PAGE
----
British nuclear site clean-up costs soar
The cost of decommissioning and cleaning up Britain's Sellafield nuclear site have been revised upwards to £53 billion ($81 billion, 73 billion euros), the National Audit Office said.
The cost has gone up by £5 billion and work at the site on the northwest English coast is taking much longer than planned, the NAO said in a report.
The Nuclear Decommissioning Authority, which owns Sellafield, aims to clear the site by 2120.
Sellafield is Britain's "largest and most hazardous nuclear site", the report says.
Nuclear operations began in the 1940s and Britain's worst ever nuclear accident happened at the site in 1957. Sellafield stopped generating electricity in 2003.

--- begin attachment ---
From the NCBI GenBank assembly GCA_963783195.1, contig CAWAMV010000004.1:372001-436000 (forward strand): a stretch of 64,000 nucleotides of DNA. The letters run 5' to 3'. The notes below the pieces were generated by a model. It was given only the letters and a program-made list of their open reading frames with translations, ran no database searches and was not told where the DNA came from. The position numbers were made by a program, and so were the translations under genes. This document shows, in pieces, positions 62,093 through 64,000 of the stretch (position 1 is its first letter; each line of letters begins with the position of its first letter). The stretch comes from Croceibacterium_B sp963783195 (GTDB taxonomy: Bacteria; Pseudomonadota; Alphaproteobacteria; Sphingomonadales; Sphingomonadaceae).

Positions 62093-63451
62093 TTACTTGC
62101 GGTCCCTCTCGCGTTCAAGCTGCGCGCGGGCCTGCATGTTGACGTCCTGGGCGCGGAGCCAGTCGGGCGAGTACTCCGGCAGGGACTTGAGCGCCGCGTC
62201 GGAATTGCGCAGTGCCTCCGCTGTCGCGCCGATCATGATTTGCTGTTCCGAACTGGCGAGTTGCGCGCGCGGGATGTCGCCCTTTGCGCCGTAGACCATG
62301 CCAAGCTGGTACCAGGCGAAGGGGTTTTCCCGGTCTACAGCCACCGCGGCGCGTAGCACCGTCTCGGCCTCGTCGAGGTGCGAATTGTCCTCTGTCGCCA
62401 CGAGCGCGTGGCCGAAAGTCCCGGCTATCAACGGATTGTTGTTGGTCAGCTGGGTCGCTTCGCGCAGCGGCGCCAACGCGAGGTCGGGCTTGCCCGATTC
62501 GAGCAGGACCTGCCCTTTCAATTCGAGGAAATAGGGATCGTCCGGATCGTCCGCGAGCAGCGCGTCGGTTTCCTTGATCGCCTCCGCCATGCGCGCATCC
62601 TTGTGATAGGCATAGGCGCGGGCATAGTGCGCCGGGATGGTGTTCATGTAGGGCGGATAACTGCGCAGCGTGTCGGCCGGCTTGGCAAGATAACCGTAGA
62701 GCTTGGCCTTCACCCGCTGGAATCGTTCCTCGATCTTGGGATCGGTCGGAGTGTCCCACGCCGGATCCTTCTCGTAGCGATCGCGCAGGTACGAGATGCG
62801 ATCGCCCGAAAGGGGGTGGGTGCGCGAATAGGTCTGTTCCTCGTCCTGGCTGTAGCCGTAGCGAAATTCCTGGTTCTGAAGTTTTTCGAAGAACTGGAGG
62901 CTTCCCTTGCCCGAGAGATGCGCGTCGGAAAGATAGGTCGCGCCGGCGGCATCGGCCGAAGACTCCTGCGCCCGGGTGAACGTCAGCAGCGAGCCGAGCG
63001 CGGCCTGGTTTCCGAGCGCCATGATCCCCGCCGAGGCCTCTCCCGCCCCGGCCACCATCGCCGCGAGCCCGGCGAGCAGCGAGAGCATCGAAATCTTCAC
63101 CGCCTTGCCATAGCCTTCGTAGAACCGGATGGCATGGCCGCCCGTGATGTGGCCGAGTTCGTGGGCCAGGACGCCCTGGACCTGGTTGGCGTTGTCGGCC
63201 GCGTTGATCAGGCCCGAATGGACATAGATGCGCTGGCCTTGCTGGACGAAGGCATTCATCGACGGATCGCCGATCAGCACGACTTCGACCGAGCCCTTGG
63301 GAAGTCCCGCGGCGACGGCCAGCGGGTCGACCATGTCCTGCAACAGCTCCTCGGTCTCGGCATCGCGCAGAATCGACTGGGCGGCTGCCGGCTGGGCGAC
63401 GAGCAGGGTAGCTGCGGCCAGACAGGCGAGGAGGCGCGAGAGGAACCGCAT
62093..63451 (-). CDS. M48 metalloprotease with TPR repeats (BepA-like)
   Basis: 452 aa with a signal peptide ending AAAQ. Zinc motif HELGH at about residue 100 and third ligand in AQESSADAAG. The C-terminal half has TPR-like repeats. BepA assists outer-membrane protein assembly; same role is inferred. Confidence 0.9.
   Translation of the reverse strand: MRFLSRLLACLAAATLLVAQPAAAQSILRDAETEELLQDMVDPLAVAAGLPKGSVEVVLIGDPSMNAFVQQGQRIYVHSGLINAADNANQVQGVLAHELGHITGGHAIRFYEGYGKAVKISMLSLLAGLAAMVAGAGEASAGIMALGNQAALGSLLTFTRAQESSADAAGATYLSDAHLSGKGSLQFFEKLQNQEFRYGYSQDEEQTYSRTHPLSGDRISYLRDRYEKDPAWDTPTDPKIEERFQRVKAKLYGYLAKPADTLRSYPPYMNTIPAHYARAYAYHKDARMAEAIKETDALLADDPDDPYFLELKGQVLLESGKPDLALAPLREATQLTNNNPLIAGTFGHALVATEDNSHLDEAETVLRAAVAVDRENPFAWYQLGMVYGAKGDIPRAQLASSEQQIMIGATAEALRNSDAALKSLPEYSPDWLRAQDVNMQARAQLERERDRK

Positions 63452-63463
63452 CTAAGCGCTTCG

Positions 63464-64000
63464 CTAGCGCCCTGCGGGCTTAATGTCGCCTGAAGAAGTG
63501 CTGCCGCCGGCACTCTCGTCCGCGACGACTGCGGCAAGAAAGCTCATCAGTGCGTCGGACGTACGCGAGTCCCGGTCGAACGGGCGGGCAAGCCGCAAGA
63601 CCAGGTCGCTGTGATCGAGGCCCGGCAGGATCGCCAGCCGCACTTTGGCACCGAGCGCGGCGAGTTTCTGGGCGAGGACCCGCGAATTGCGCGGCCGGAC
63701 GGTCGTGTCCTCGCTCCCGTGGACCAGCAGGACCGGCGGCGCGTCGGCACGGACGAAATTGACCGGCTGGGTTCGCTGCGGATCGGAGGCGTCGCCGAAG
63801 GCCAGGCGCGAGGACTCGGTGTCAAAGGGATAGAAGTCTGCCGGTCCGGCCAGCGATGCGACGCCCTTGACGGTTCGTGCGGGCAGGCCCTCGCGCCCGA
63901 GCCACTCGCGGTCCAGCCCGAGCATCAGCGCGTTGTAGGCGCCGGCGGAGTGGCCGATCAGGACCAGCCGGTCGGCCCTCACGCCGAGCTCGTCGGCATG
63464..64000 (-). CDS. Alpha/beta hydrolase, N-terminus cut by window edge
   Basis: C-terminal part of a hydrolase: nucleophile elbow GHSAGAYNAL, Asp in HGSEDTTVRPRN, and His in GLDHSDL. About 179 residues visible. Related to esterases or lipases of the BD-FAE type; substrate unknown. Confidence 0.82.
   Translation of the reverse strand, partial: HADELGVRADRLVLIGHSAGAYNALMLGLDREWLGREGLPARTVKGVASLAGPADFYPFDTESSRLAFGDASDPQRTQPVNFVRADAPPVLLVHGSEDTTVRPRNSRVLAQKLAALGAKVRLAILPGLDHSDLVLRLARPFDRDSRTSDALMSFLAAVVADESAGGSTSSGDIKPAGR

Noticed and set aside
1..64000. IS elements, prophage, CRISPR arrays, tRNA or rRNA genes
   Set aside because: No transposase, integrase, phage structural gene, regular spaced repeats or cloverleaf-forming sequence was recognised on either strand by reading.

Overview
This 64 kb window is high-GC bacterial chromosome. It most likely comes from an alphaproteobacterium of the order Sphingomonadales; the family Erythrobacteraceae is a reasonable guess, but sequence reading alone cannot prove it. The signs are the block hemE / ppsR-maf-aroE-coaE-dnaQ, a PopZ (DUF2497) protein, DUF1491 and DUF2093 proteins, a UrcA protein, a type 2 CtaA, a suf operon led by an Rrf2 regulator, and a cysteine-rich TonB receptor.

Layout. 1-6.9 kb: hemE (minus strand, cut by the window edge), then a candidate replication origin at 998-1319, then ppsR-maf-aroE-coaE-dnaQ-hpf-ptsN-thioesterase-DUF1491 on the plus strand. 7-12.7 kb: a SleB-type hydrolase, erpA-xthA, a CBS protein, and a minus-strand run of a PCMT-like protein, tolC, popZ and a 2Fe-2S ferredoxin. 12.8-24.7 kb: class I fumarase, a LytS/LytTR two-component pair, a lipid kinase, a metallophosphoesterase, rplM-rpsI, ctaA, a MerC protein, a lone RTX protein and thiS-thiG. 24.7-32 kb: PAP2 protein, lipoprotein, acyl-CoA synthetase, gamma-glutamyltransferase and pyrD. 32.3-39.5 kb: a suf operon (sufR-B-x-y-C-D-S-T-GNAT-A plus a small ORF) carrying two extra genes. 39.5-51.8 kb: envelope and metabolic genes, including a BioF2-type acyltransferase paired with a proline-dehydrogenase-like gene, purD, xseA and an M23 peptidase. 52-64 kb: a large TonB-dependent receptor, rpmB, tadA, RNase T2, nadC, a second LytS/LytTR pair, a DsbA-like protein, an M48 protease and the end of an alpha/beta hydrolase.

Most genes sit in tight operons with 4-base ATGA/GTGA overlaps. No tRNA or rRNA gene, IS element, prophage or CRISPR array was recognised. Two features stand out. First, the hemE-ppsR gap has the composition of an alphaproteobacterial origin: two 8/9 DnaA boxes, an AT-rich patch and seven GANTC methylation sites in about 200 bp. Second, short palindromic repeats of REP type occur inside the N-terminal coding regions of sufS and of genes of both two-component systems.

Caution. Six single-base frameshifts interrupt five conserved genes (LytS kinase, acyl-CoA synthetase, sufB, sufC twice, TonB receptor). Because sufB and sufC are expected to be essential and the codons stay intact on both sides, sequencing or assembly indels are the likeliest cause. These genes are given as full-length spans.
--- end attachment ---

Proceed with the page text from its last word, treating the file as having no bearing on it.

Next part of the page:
It is now a reprocessing and waste storage facility which deals with spent nuclear fuel from Britain and other countries.
Britain's nuclear reactors provide about 20 percent of the country's energy needs and the government is placing nuclear power at the heart of its low-carbon energy policy.
The EU in September recommended approval of Britain's ambitious plan to build its first nuclear plant in a generation -- the Hinkley Point project -- with backing from French and Chinese energy giants, after ruling that it met state aid rules.
© 2015 AFP